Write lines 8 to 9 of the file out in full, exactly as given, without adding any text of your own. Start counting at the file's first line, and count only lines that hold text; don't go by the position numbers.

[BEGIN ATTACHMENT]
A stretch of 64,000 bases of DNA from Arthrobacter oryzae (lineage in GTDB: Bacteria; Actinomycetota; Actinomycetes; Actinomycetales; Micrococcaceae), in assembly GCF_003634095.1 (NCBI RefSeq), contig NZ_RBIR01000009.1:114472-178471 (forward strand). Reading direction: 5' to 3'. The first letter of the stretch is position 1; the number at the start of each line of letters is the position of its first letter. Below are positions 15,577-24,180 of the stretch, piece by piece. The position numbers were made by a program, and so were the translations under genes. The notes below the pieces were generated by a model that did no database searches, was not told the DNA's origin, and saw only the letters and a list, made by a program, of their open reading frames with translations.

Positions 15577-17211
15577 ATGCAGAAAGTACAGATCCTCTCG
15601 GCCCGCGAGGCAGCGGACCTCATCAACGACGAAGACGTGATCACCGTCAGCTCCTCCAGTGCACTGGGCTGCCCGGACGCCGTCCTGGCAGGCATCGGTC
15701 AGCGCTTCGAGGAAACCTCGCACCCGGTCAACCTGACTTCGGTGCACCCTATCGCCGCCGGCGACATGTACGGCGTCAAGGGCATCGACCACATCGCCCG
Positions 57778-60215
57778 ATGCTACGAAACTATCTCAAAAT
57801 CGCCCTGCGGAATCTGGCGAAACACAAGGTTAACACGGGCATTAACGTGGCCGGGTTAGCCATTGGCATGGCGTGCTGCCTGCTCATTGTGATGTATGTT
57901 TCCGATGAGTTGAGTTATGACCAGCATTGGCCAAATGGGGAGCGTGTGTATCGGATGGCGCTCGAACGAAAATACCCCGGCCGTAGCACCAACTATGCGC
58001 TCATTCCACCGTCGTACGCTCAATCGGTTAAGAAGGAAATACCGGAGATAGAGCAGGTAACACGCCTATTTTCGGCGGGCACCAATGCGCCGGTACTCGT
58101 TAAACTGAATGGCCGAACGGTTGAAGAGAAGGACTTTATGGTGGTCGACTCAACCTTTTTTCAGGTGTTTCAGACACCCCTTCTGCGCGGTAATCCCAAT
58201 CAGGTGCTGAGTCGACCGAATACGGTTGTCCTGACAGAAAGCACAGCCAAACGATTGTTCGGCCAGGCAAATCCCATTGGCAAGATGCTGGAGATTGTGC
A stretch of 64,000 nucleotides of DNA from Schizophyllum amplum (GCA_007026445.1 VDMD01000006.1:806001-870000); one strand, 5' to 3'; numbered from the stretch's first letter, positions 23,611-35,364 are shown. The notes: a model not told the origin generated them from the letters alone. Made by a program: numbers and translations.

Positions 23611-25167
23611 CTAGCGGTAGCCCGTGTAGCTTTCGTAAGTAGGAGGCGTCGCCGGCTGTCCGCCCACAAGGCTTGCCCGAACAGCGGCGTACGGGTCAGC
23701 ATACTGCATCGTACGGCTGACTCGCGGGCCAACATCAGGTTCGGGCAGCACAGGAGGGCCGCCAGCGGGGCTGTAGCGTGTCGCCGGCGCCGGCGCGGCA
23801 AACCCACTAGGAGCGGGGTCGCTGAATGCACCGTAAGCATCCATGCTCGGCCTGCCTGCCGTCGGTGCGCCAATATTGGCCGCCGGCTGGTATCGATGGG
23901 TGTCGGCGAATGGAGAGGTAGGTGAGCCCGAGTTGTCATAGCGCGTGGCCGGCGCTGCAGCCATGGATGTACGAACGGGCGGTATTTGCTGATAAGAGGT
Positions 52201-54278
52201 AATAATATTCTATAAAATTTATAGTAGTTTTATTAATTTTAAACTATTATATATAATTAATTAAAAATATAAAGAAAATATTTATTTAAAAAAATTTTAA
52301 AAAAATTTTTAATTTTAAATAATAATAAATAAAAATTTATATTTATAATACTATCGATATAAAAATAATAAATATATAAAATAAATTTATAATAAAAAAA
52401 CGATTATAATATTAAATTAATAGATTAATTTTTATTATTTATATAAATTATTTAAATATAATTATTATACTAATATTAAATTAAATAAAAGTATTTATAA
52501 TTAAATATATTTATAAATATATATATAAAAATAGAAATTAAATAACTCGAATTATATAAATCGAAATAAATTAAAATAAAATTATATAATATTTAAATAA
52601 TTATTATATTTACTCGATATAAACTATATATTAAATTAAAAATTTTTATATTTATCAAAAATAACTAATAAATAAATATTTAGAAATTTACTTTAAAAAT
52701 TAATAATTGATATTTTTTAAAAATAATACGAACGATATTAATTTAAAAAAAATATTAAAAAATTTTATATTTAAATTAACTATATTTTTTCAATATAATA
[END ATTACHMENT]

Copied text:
57801 CGCCCTGCGGAATCTGGCGAAACACAAGGTTAACACGGGCATTAACGTGGCCGGGTTAGCCATTGGCATGGCGTGCTGCCTGCTCATTGTGATGTATGTT
57901 TCCGATGAGTTGAGTTATGACCAGCATTGGCCAAATGGGGAGCGTGTGTATCGGATGGCGCTCGAACGAAAATACCCCGGCCGTAGCACCAACTATGCGC